Social Work and the Business of Change

06 Jul

When I was doing my undergraduate degree in Social Work, all of my professors referred to Social Workers as change agents. We were supposed to work with individuals, groups and families to effect positive change. This has always been the motivation for my practice. This has always been the reason I wanted to be a Social Worker. However, as much as we may learn about the process of change, as much as we are told that “we need to meet clients where they are,” I think we have some over inflated, over exaggerated expectations of clients when it comes to change.

Just to revisit it quickly, the stages of change from the Transtheorretical Model (Prochaska, 1977) are pre-contemplation (not ready for or considering change or seeing a need to change), contemplation (recognising the need for change and considering it but not sure), preparation (ready to change and trying to change), action (actively taking steps to change), maintenance (staying on track; maintaining changes that have been made) and relapse (regression to previous stages; falling back into old behaviours). You learn that, as a Social Worker, you have to assess at which stage your client finds himself/herself and actively try to move them through the stages. There are websites that give prompts as to how to support clients at each stage of this process. I think it is important to understand that relapse is part of this process and what is needed is support at this time as well as encouragement to start again, empowering them with the fact that they have done it before.

I think, as practitioners we forget 2 very important facts when working with clients. First, we forget that our clients are human. Second, we forget that we are human. In so doing, we begin to think of our clients as “the other”. I am in no way advocating crossing professional boundaries. I am saying that we need to understand, especially when it comes to change, that life is hard when you are entrenched in a way of living or behaviour that has survived everything else that has come and gone in your life.

Let’s do some self-reflection for a moment. Think about all of your bad habits and consider the following:

          How many times have you tried to change?

          How many times have you failed?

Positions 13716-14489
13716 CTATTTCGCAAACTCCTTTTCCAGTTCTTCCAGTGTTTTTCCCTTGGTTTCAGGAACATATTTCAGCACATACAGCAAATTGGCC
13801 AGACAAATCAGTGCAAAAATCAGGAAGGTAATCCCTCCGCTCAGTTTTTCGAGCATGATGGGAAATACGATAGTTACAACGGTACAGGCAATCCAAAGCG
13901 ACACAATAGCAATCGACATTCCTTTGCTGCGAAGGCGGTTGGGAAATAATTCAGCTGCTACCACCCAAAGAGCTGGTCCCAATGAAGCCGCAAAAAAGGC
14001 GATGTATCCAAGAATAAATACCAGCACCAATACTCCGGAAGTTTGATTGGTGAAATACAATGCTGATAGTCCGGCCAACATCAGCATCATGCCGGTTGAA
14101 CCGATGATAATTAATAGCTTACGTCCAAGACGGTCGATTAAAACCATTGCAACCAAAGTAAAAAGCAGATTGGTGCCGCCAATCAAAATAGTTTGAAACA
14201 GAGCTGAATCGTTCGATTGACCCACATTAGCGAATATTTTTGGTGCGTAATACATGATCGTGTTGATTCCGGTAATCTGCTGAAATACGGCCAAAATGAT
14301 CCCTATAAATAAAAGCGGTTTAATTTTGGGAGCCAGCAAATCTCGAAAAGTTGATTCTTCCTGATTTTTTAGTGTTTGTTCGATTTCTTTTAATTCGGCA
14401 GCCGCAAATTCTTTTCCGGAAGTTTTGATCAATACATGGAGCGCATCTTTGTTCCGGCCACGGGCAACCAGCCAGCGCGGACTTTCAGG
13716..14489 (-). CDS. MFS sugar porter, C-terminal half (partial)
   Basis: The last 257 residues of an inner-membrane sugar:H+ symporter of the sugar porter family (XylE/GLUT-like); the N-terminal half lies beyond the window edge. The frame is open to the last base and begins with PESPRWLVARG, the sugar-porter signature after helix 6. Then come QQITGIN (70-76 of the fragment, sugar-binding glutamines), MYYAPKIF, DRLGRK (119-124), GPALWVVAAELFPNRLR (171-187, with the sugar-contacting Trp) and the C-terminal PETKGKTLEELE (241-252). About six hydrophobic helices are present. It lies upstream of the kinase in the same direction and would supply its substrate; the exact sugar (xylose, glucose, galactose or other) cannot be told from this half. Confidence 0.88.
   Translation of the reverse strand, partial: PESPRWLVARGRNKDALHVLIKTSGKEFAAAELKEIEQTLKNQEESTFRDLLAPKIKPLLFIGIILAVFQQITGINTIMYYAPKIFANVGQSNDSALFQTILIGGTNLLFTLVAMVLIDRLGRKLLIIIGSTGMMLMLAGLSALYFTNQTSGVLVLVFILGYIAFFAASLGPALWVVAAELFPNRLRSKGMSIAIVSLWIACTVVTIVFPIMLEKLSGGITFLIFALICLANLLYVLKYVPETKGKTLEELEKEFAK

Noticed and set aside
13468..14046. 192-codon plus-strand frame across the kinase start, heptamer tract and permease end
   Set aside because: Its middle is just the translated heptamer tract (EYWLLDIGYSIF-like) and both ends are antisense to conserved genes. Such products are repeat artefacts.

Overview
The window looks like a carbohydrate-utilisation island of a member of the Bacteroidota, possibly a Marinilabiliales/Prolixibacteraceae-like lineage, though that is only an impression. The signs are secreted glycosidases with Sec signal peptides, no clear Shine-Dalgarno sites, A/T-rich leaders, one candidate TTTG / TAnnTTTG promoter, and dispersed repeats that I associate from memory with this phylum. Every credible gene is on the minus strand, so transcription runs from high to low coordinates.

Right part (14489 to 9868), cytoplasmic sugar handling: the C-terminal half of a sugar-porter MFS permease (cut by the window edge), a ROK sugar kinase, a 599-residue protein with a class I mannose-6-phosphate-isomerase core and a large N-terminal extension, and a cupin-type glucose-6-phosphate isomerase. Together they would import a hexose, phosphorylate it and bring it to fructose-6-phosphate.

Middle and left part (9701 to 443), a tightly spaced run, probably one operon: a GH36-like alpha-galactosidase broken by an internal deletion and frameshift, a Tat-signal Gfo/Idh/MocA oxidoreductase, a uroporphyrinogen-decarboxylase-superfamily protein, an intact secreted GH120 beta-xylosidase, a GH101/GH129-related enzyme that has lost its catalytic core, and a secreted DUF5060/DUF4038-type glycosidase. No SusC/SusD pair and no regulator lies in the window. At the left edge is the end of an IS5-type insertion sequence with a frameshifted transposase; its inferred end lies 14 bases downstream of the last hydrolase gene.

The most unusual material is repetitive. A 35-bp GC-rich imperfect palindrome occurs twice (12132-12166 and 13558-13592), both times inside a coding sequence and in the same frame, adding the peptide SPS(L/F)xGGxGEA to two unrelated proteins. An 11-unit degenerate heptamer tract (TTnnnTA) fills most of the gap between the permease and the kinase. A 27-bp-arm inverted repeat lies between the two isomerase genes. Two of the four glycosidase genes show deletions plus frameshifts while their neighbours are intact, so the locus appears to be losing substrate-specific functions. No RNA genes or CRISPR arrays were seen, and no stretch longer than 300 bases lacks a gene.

What worked to help you stop?

          What helped you change the behaviour?

          What hindered you? What were the triggers to this behaviour or habit?

          Did having someone harp on and on about how much you need to change help you at all?

As professionals we have the privilege of knowing that there are numerous tools or techniques out there designed to help us kick bad habits and change behaviour. Our clients may not; or there may be a reason they are not seeking help. It doesn’t help when Lord or Madame Social Worker enter their lives and make them feel even worse for not doing the things that they know they should do. Change is hard. It is made even harder when you have people telling you to make changes and you have no idea where to start.

And I can hear all the Social Workers out there saying “we do the referrals all they have to do is attend the appointments.” Really??? Really??? Most of the problems we deal have been in existence for our clients longer than we have been involved so they are changing an ingrained behaviour. Not to mention the fact that these behaviours or habits may be coping mechanisms. Trust me, I am an emotional eater and an emotional shopper and yes I know I need to change but I just LOVE shoes and carbohydrates!!! So we are asking people to stop doing things that make them feel better at the worst points in their lives without giving them anything with which to replace it. It is a lot more beneficial to teach them more appropriate coping mechanisms alongside the changes. It makes them just a tad more palatable.

When you practice, remember your own experiences with what you are asking of your clients where applicable. Where you do not have the experience, and even where you do, ask them what it is like for them. Find out when the behaviours started and what they mean for the person/family. Find out what else can be used to replace the behaviour that needs to be changed. Find out what the current triggers are because these may be different from what contributed to the start of the behaviour.

We need to work within the client’s exiting life circumstances. I’m not saying be naïve; you need to challenge your clients and their excuses as to why they can’t or aren’t changing. They also need to understand where there are consequences to not changing. What I am saying in we need to get back to the original person-in-environment and strengths based models.

We need to see clients as individuals no matter how many times you have seen a similar set of circumstances or addressed the same issue(s) previously. Every problem is different because every person is different. Every person brings a different set of beliefs and circumstances to your desk. See your clients as people who need help. Some may need more help than others, where you’re not sure, ask.

Change is a process. It doesn’t happen quickly and it doesn’t happen easily. It may even cause more problems. But, as the professional, it is your job to be monitoring the change process and having regular input to address whatever may come up.

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Posted by on July 6, 2013 in Social Work Practice


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